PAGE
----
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    ABSTRACT: Within the Veterans Health Administration (VHA), Geriatric Evaluation And Management (GEM) clinics are designed specifically to address the needs of older veterans with complex age-related concerns, including dementia and comorbid medical and mental health conditions. Previous literature describes aging veterans as having greater health care needs compared with age-matched nonveteran samples, and multimorbidity is of particular concern in this population. Using data extracted from electronic medical records (EMRs), the present study describes the demographic characteristics, mental health diagnoses, and health care utilization of a sample of 476 VHA GEM patients with diagnosed cognitive impairment or dementia seen in clinics across Upstate New York. Examination of EMR data demonstrated that in addition to diagnosed cognitive impairment and dementia, over 66% of the sample had at least 1 additional mental health diagnosis coded during the study period. Many were prescribed dementia medications and/or other psychotropic medications, predominantly antidepressants. These veterans utilized a variety of outpatient services, including high rates of mental health consultation subsequent to GEM evaluation, though low rates of mental health follow-up were observed. Results from the current study provide insight into the important role mental health providers such as psychologists and psychiatrists can play as collaborators in interdisciplinary geriatrics care for veterans. (PsycINFO Database Record (c) 2014 APA, all rights reserved).
    Full-text · Article · Nov 2014 · Psychological Services
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    • "Similar findings have been found among UK military personnel, for whom somatic complaints are more severe among those who had deployed as compared with those who have not deployed (Hotopf et al., 2006). Not surprisingly, US military personnel who report more severe health problems use medical services more frequently (Elhai et al., 2007; Richardson et al., 2006), but those who also have elevated PTSD symptoms make even more frequent medical visits (Hoge et al., 2007). Hoge et al. (2007) reported, for instance, that 20.5% of US soldiers with severe somatic complaints but without PTSD symptoms made two or more medical visits during the previous month, as compared with 37.6% of soldiers with both severe somatic complaints and PTSD symptoms. "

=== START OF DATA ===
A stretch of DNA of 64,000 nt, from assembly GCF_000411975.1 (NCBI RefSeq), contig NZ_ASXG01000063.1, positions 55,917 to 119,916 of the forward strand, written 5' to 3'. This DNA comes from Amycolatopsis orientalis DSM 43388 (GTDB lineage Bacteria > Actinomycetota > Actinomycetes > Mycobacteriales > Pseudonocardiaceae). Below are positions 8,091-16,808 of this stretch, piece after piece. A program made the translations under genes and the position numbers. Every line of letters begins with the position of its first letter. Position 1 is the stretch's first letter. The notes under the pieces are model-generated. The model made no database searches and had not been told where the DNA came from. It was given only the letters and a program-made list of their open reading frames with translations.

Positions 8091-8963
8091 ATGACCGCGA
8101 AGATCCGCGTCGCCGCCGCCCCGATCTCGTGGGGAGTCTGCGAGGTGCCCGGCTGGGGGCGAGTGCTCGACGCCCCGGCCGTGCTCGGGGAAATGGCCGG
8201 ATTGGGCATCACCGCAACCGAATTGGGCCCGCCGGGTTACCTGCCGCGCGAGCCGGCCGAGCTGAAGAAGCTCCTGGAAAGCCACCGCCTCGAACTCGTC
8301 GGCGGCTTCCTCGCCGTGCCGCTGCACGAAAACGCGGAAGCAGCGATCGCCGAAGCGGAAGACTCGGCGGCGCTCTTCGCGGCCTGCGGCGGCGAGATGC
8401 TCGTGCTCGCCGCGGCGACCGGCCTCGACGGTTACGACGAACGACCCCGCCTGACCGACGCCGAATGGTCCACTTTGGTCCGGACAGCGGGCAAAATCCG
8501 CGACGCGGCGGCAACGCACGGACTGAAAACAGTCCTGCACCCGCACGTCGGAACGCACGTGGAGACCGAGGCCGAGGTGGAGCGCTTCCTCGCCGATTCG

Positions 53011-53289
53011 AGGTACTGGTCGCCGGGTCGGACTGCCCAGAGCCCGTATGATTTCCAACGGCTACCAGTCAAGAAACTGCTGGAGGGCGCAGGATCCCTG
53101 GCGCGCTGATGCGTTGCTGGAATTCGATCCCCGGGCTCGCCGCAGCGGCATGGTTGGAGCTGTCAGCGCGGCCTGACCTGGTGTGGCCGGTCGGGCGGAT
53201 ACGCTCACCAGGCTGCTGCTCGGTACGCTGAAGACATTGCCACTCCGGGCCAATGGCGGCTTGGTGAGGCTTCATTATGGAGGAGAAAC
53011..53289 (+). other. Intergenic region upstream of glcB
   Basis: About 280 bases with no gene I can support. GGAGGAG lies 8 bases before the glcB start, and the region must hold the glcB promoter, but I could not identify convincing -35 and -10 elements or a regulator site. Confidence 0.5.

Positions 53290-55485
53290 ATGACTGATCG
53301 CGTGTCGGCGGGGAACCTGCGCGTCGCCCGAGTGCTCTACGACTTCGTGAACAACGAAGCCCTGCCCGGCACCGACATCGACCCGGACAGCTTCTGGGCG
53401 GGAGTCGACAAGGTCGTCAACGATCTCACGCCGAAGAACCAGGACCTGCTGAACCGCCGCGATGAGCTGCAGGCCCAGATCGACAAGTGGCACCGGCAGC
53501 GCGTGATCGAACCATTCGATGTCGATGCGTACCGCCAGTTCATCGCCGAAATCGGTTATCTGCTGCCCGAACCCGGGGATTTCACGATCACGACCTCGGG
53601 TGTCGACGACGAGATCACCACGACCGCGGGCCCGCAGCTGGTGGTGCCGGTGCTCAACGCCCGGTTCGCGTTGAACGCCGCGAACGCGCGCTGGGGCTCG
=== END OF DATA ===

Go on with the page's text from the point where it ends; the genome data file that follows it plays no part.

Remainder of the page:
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    ABSTRACT: Research has established clear links among posttraumatic stress disorder (PTSD), somatic symptoms, and general health among conventional force military personnel. It is possible that the same relationships exist among Special Operations Force (SOF) personnel, but there are very few, if any, studies that examine these relationships. This study investigated correlates of general health and medical visits among SOF personnel and found that the interaction of somatic and PTSD symptoms was associated with worse health and more frequent medical visits. Follow-up analyses indicated that the interaction of avoidance symptoms with somatic symptoms was significantly associated with worse health, whereas the interaction of emotional numbing with somatic symptoms significantly contributed to increased medical visits. In addition, the results suggest that a sense of accomplishment among SOF personnel may serve as a protective factor against poor health. The results suggest developing interactions among SOF personnel that promote a sense of achievement to ultimately improve the health of the force.